Do you find yourself shaking your head and thinking that the people who are reading your résumé must be idiots? Why can’t they see that you are the perfect candidate for the job?
Why don’t they get that you have done exactly what they are asking for in your current or previous position? What is wrong with them?
Why don’t they call?
Employers do not care what you were hired to do. They want to know what value you added to give them an indication of what you can do for them
Nothing is wrong with them and they are not idiots. They are good people who are completely inundated with hundreds of résumés for one single position.
It is frustrating, I know. It is not my intent to add to the frustration in saying this next statement:
The disconnect may not be from the reader, but in the reading.
In other words, it just might be your résumé, specifically, your experience section, that tells them not to call.
Value versus job description
Take a look at your résumé and focus on the experience portion. Read through it quickly, not from the mentality that it is yours, but from a removed prospective as someone looking for a candidate.
Now answer this question: Did you just read a job description?
Too often previous or current positions are listed on a résumé as a job description, detailing what you were hired to do.
We need to change that into points that clearly demonstrate your value.
To be direct: Employers do not care what you were hired to do. They want to know what value you added to give them an indication of what you can do for them.
They are looking for people that have skills and value to bring to the table, not just show up at work.
Making the transition
Let’s break this down in an easy to follow methodology and not entirely recreate the wheel.
We will start with what you have currently listed on your résumé.
For each bullet point, write at the end of the sentence “which resulted in…” and finish the thought. Each action you list on your résumé has value, and if it does not it should not be listed.
To complete the sentence think about who or what benefited by you performing the task. It could be a process, a division, clients, team members or the organization.
Now let’s beef it up a bit, let’s think about the tasks you did and how you improved them.
It’s human nature to find a simpler, easier way to perform tasks. You can call it being lazy; I call it improving efficiency.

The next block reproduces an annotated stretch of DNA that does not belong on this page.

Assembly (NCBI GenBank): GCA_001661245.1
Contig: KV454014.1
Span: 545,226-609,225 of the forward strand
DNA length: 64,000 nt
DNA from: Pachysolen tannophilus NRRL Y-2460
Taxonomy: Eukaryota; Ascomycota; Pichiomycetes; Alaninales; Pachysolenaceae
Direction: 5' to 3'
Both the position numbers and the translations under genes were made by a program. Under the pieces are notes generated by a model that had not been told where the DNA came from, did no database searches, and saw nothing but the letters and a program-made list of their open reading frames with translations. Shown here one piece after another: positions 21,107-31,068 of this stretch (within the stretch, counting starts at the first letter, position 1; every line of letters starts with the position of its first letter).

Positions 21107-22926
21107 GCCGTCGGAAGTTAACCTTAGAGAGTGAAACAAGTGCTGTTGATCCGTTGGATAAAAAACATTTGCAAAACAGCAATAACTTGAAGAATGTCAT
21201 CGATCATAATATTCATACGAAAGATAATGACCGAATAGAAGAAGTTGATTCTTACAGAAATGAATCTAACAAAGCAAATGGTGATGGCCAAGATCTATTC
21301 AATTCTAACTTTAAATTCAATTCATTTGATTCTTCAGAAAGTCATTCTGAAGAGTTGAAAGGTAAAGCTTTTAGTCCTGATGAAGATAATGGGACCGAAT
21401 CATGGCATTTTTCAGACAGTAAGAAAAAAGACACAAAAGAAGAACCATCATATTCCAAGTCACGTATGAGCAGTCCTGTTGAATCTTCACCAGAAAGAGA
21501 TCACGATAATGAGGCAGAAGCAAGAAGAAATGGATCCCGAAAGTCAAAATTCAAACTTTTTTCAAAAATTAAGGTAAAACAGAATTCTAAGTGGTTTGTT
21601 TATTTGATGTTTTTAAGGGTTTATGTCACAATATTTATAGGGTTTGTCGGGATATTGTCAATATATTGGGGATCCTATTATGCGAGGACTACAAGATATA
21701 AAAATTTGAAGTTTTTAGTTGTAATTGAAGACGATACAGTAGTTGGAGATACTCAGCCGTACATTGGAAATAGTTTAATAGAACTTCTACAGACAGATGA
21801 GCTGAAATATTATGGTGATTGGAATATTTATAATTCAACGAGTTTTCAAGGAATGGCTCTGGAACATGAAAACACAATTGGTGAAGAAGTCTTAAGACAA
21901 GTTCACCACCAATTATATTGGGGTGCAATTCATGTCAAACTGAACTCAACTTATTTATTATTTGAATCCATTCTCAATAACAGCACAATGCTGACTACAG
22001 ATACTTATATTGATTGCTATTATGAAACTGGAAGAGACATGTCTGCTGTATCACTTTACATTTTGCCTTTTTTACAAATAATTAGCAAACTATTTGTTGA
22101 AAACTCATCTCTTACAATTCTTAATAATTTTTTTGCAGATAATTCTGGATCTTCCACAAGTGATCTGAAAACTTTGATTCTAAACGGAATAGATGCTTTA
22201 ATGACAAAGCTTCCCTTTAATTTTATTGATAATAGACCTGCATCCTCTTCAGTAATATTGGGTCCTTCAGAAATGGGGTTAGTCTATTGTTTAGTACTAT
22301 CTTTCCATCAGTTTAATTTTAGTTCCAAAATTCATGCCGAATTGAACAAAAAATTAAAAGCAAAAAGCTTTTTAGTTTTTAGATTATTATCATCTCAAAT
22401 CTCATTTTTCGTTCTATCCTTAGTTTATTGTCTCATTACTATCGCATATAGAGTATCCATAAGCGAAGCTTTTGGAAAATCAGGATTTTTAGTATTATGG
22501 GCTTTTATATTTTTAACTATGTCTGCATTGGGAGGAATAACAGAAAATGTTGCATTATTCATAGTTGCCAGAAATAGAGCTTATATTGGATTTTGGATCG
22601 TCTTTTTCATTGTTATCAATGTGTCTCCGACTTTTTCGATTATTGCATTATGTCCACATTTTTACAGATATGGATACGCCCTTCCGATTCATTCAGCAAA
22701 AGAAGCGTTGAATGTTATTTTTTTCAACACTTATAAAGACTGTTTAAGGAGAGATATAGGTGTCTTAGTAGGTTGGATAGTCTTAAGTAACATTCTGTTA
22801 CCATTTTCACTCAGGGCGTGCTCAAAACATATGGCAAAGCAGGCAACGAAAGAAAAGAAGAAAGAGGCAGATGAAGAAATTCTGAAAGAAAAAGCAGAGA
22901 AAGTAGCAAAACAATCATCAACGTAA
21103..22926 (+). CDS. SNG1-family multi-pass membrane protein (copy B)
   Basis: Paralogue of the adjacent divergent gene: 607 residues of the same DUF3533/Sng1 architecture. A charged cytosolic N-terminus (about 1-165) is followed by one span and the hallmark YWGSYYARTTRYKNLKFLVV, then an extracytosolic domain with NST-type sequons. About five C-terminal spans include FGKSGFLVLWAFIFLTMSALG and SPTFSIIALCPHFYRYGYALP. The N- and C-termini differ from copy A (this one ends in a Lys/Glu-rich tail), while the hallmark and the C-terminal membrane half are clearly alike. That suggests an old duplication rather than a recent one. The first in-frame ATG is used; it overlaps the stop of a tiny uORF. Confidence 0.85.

So what did you change to make your life easier in doing any task? This is an improvement and something you can list on your résumé.
Now let’s think about who you interact with. Who do you work with, how, what do you do, how do you do it, who benefits and in what way?
Let’s say one of your responsibilities is running a report. Sounds simple enough and you may even have it listed as “create weekly reports” or something as non-descriptive.
We need to break it down to build it up.
Think about how you create the report. Where do you gather the information? What system or process do you use in translating data?
Who do you give it to and how – do you email them, print it out or verbally discuss it with them? What is their role?
Now let’s take it a step further. Why do you run the report? How does the individual, team or division utilize the report? Is it used for assessment or forecasting? What role does it play in the next step?
Take all this information and put it into a new bullet point. Phrases and words you can add in could include:
- gather data from X departments
- create weekly X report utilized by X Manager
- forecast monthly goals
- evaluate existing status and strategy
- communicate analyses and outcomes
Now we have gone from a task bullet to a value bullet.
Writing takes more than one take
When you are revising your experience bullet points, do not try to write them the first go round in résumé language. You will either get stuck very early on or you will create a phenomenal bullet and then become discouraged that nothing else sounds as good.
Write it as though you were having a conversation. Get the most of your information as you can and then go back to clean it up.
I am a professional résumé writer and I never write a first draft in résumé language. My first drafts are a mess and combination of styles of writing and speaking.
It is most important that I get the information down first and then go back to modify.
This is not easy to do. Give yourself a break if it takes a few times to get just one bullet right. Do not beat yourself up when writing it; actually, take yourself out of it all together.
Think about it from the perspective of the reader. What are you telling them: a duty you performed or value that you brought?
It is your story. Tell them in a way that they understand and can see you in that new position.
About the Author
Lisa K. McDonald is Owner and Principal of Career Polish, Inc. She is a speaker and seminar facilitator at colleges, professional organizations and companies around the US on personal branding, networking and creating executive presence and success.